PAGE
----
The film follows Dido (Gugu Mbatha-Raw) as she is raised alongside her cousin Elizabeth (Sarah Gadon). Dido was left in the care of her Uncle William (Tom Wilkinson) after her father, Sir John Lindsay (Matthew Goode) retrieves her following her mother’s passing and acknowledges her as his own. Educated, well-spoken, and beautiful, Dido enjoys the life of a lady but is often reminded of her station when she is excluded from attending dinner parties with guests as her presence may offend them.
After her father dies, Dido is left with a vast fortune. Now an heiress, she receives a proposal of marriage from Oliver Ashford (James Norton), the son of a scheming social climber and brother to Elizabeth’s bigoted suitor, James Ashford (Tom Felton). While excited at the prospect of marriage, Dido harbors strong feelings for John Davinier (Sam Reid), an aspiring lawyer who seeks an apprenticeship with William.
John helps William as he presides over Gregson v. Gilbert, a trial following the events of the Zong Massacre where slaves were thrown overboard in an attempt by the ship captain to collect an insurance claim. John and William disagree on the morality of the case, and he is dismissed, leading William to forbid Dido from seeing John again. Ultimately, her two worlds collide, and Dido is faced with the choice of living a life of privilege or using her influence to help people that look like her.
4.Interview with the Vampire (2022)
Where to watch: AMC+
Based on Anne Rice’s novel, Interview with the Vampire tells the story of Louis de Pointe du Lac (Jacob Anderson), an affluent Black man in 1910s New Orleans. After the tragic death of his brother, Louis meets Lestat de Lioncourt (Sam Reid), a charming stranger and, unbeknownst to Louis, a vampire. Stricken by grief and lust, Louis allows Lestat to transform him into a vampire. The two live as secret lovers, ostracizing Louis from his remaining family.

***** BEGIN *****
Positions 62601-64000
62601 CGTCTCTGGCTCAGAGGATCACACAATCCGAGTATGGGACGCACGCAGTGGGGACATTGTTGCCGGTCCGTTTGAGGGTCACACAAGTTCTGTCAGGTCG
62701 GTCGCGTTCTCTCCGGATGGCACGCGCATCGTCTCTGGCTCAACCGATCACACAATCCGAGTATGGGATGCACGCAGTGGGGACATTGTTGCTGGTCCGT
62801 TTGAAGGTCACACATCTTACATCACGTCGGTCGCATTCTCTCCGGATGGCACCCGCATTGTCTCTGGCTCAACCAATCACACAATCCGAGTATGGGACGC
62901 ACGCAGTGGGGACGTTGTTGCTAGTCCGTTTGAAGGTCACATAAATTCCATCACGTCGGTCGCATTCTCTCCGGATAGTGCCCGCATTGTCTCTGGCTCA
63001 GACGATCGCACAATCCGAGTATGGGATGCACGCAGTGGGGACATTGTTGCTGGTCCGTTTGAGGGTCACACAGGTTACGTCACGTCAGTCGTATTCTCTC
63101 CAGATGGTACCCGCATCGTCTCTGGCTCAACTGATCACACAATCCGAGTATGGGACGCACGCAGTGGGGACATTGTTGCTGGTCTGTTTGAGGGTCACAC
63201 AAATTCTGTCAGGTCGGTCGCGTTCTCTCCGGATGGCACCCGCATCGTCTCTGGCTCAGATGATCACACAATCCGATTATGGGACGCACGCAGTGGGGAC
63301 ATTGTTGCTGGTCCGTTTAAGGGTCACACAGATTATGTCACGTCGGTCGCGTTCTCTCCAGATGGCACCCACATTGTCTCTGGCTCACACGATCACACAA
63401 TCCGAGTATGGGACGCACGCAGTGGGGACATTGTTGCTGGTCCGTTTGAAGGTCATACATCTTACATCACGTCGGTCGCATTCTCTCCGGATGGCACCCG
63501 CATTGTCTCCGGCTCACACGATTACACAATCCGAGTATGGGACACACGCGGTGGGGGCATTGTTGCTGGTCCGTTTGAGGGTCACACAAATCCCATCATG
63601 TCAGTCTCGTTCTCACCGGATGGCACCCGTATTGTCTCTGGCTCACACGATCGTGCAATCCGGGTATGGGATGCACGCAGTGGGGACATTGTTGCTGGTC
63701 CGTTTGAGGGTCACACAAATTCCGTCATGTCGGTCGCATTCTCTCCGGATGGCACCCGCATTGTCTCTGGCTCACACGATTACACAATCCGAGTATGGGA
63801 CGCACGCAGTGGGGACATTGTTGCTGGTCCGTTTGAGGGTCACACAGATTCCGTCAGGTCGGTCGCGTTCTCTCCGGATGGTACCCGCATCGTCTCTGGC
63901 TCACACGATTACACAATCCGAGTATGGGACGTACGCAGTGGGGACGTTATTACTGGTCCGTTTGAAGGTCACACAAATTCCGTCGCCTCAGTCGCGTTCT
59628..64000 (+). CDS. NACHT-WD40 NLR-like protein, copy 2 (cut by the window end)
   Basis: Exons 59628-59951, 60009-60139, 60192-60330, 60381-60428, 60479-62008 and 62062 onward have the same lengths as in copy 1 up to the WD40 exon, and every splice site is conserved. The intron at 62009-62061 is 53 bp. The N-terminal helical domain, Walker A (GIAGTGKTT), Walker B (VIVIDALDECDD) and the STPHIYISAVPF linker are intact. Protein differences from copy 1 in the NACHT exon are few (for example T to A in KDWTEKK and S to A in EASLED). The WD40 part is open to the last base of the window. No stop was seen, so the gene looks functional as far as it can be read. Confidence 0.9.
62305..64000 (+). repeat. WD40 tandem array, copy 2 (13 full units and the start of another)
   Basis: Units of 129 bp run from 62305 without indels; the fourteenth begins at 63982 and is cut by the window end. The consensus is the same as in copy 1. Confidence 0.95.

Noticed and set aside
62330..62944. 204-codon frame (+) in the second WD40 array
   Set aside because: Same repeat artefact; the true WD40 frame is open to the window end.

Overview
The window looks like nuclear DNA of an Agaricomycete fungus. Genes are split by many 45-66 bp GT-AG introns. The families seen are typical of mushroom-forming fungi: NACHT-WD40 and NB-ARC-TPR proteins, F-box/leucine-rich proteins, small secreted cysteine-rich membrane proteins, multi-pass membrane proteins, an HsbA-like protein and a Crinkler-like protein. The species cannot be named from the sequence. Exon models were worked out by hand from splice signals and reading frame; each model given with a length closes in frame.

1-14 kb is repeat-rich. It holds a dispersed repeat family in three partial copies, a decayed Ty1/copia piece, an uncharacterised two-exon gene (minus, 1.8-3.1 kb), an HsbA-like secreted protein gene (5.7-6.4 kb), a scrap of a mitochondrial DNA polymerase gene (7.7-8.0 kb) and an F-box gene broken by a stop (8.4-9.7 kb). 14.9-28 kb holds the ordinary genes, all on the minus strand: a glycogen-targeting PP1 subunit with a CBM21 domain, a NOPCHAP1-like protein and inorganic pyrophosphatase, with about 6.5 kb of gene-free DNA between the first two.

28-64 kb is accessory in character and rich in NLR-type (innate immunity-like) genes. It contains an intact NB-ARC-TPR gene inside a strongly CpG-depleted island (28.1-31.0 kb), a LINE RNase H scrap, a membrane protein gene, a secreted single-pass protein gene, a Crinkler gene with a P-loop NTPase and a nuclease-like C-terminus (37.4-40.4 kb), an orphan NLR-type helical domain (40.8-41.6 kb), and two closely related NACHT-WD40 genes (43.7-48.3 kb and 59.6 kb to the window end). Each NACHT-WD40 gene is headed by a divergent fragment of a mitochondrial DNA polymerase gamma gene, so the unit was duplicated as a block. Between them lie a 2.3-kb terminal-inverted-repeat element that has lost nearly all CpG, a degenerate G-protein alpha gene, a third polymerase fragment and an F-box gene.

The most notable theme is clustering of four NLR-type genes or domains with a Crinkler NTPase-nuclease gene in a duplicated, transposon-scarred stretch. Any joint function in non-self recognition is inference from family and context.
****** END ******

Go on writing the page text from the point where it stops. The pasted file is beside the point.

Conducting business by night, Louis grows his empire with Lestat by his side, but he also faces bigotry and homophobia as the nature of their relationship is revealed. Lestat is controlling and needy. After years under his thumb, Louis decides to leave. True to his manipulative ways, Lestat turns Claudia (Bailey Bass), a young Black girl Louis rescued and accidently bit, into a vampire and convinces Louis to remain and raise her as their child. For a time, the three become a happy unconventional family, but Claudia soon feels suffocated by Lestat and hatches a scheme with her beloved Louis to get rid of him.
5.The Spanish Princess (2019)
Where to watch: Starz
The life of Queen Catherine of Aragorn (Charlotte Hope), wife of King Henry VIII (Ruairi O’Connor), is well documented, but we have never seen the portrayal of her lady-in-waiting Lina de Cardoness (Stephanie Levi-John). In The Spanish Princess, Lina, a Moorish Noblewoman, accompanies Catherine as she prepares to marry the English heir, an arrangement that will ensure peace between England and Spain.
Among Catherine’s entourage is a handsome Moorish soldier named Oviedo (Aaron Cobham), who is smitten by Lina. Loyal to Catherine, Lina repels his advances and focuses on running Catherine’s household. Catherine weds the crowned prince and consummates the marriage, but she is secretly in love with his younger brother, Henry. After a sweating sickness rips through the court, Catherine’s husband is dead and Lina is left bedridden. Lina recovers under Oviedo’s care and the two fall in love.
Catherine and Henry decide to marry but her honor comes into question by the royal court. Catherine vehemently denies laying with her first husband and begs for Lina to vouch for her. Lina is confronted with telling the truth or ensuring the happiness of her future Queen and ultimately the fate of her country.